Chaired by Ivan Calimano (USC), this Group met at the San Antonio Convention Center to discuss the cataloging of Internet resources. Before an SRO audience, two technical services librarians, Cecily Johns of UC-Santa Barbara, and Sue Neumeister (SUNY-Buffalo), spoke from the point of view of an administrator and that of a practitioner, respectively. Johns said that the administrator must justify giving access to electronic resources through the library's online catalog, rather than relying on the users' abilities to navigate the Internet without help from the catalog. Neumeister had some interesting handouts in addition to her talk.

Clearly, the issue is complex and many questions were raised by the audience. One of these was the issue of ownership vs. access, based on the ethics of cataloging materials not owned by the library. Another member of the audience wanted to know which electronic resources one should consider for cataloging, clearly involving local decisions on collection development and the respective library's mission. Related to this is the issue of attaching holdings to master records residing in a national database such as OCLC. Some proponents of cataloging "access", were heartened to hear that OCLC is developing software that would help to track changes in such records, especially having to do with an electronic link such as a URL, and would thus be able to notify libraries whose holdings were attached to such record. At this point, there is no live link in MARC field 856 that would help automatically update it in the local record, so that local maintenance of such records containing 856 fields would be rather involved.

Other concerns raised were those of authority control, classification of such resources, holdings of former print journals that are available now only electronically, related union listing questions, home page cataloging and analytics. The big question remained one of not misleading the users, as the catalog record is only a finding tool and the emerging Web pages increasingly are providing access to the content/text of the materials themselves.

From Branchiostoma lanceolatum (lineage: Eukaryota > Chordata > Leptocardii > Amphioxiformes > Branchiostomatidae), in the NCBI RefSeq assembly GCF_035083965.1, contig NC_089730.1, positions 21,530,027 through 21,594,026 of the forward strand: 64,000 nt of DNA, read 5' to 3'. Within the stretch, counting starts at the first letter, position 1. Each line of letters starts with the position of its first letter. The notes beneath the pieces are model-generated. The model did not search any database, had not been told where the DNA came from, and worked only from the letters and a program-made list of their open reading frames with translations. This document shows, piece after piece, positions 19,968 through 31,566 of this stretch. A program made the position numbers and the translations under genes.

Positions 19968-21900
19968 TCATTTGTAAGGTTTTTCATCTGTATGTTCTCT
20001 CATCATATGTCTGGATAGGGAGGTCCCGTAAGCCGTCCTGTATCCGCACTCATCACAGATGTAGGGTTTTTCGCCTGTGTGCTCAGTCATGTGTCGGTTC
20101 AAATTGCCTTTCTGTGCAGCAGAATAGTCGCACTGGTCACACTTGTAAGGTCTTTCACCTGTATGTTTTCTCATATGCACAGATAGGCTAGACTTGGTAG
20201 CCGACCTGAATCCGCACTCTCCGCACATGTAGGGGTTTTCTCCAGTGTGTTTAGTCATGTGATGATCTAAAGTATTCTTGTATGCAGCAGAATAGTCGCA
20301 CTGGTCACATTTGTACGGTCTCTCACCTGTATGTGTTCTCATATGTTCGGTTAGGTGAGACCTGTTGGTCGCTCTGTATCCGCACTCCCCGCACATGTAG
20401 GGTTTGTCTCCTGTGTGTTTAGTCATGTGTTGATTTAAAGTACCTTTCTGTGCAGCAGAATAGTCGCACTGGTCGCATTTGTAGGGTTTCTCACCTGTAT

On the whole, this meeting answered some questions, but more issues were raised and many in the audience were looking forward to more discussions on this new and still evolving topic.

Elizabeth N. Steinhagen
University of New Mexico

Outsourcing Cataloging: Perspectives from SCOUG

Report form the Southern California Online Users Group conference, held May 3, 1996, in City of Industry, Calif.

Outsourcing, which is a common practice in industry, is becoming increasingly prevalent in the public sector and libraries are no exception. The lean budgets experienced in recent years are forcing libraries to resort to a variety of cost cutting measures, including outsourcing. Outsourcing is defined as contracting out to an outside vendor a product or a service previously performed in-house.

Appropriately, the topic of the Southern California Online Users Groups' (SCOUG) conference was outsourcing. Entitled "Outsourcing: By You, For You, Or In Spite of You," its participants included about 200 librarians from special, public, and academic libraries, as well as vendors.

The keynote speaker, Randy Marcinko introduced the concept and highlighted its advantages and disadvantages. On one hand, a company can achieve substantial savings by outsourcing, on the other, attention to individual customers' needs is lost. In the early 1980s, Marcinko started his own document delivery company, Dynamic Information. He pointed out that librarians are often reluctant to outsource, because it creates a conflict between the profession and business. Librarians don't like to give their business to someone who goes out and makes a profit. There are several factors to keep in mind when outsourcing: what is the mission of the library; will outsourcing advance this mission; will it affect the quality of service; will it lower expenses; is it the least group of evils; and how will it alter operations and staffing? Ultimately, the success of the outsourcing operation depends on how well the library does its homework.

The next speaker was Bart Kane, State Librarian of Hawaii. Kane pointed out that organizations need to engage in reengineering in order to face the austere budgetary realities of today. When the Hawaii State Library was faced with a budget cut of 35%, the library's administration had to devise methods to maintain positions and services at acceptable levels. Through proper planning and outsourcing in key areas, the library system, which consists of 49 branches on six islands, was able to avoid staff layoffs. The library outsourced its back room operations--automation, selection and processing of materials, and serials. Existing staff was trained and reassigned to public services. The result was an increase in the number of hours that the libraries are open. As far as cataloging is concerned, books arrive in boxes ready to be "wanded in" and sent to the shelves.